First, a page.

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Eurozone Recession Strikes Stark Mood as Woes Continue into Sixth Quarter

Today marked the start of the sixth quarter that the eurozone has been in a recession, underscored by the austerity measure taking place in Cyprus and in Spain, amongst other countries in the European Union. According to statistics that were presented by the EU yesterday, 9 of the 17 countries in the EU are currently in a recession. For the sixth consecutive quarter the EU economy has declined, dropping .02 percent this quarter (Jan-March, 2013).

It is notable to state that this contraction is far less when compared to the contraction that was felt last quarter, which was .06 percent, or three times as worse. However, it does denote an unwelcomed and trident decline for the struggling Euro, which is the sole currency for the 17 countries, excluding England and Germany, the economic powerhouses of the EU. Governments are addressing this fiscal decline by raising already too-high taxes and slashing budgets, austerity measures that are seemingly having minimal impact upon the struggling $12.2 trillion Euro economy.

Existing austerity measures have been highlighted by scores of civil unrest and rising unemployment rates. Greece has more than 27.2 percent of its population unemployed, the highest number of any country in the history of keeping records. Spain sets the second record for unemployment at 26.7 percent, and Italy is still reeling from a government showdown and a current 11.2 percent unemployment rate.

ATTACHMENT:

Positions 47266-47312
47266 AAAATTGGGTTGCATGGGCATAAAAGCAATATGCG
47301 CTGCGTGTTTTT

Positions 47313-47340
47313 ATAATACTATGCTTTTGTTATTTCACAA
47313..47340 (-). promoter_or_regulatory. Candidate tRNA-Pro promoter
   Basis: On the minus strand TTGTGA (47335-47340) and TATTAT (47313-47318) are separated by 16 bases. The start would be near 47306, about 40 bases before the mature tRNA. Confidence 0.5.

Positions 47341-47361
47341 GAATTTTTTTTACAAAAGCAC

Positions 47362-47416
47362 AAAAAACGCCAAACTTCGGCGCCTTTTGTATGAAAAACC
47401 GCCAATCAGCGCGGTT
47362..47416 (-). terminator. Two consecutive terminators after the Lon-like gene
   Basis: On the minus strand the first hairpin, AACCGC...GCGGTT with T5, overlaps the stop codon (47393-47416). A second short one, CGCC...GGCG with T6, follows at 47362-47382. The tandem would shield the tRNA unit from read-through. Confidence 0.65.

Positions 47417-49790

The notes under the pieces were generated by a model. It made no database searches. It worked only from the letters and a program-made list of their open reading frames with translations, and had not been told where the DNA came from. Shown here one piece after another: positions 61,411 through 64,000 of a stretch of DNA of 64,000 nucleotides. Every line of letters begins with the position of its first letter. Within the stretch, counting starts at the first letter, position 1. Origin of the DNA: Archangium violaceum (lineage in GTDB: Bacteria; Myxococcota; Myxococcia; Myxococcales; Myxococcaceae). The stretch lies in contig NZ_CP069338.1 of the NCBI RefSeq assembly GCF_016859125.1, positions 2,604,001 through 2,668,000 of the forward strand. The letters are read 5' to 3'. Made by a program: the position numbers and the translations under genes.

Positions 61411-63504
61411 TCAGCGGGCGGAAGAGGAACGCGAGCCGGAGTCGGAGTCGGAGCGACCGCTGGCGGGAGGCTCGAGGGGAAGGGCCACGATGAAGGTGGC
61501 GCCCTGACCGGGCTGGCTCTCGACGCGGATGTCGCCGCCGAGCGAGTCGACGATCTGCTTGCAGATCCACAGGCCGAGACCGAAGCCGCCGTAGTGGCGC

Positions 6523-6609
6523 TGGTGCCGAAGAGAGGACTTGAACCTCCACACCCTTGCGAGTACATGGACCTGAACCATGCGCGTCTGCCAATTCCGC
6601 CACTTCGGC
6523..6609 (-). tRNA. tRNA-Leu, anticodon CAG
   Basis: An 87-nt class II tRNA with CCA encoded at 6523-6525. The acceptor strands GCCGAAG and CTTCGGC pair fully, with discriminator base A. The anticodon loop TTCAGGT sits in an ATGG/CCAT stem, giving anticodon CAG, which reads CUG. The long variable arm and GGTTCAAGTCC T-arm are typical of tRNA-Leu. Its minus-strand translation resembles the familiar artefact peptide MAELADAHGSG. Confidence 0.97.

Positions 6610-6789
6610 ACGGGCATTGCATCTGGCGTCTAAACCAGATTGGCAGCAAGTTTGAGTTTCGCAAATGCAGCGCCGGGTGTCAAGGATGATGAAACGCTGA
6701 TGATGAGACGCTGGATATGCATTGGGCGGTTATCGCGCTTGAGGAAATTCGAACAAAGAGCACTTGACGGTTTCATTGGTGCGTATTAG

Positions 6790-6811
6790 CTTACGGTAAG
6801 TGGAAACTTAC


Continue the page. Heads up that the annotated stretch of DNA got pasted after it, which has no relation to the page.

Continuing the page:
This recession marks the longest one in the 14 years since the Euro has been introduced. Typically, recessions are defined as experiencing two or more quarters of simultaneous decline in an economy.

“The eurozone is facing a double blow from necessary restructuring of its domestic economy and somewhat disappointing growth in world trade, in particular demand from emerging markets,” said Marie Diron, senior economic adviser to Ernst & Young.

The eurozone hosts more than half a billion people, and is the largest export market in the world. If the recession continues at this pace, it could affect U.S. and Asian markets. Eurozone economy is growing at a fluttering pace of .02 percent annually. The U.S., the world’s strongest economy, is on course at 2 percent growth. Meanwhile, China, the world’s fastest growing and No. 2 worldwide economy is growing at 8 percent annually.

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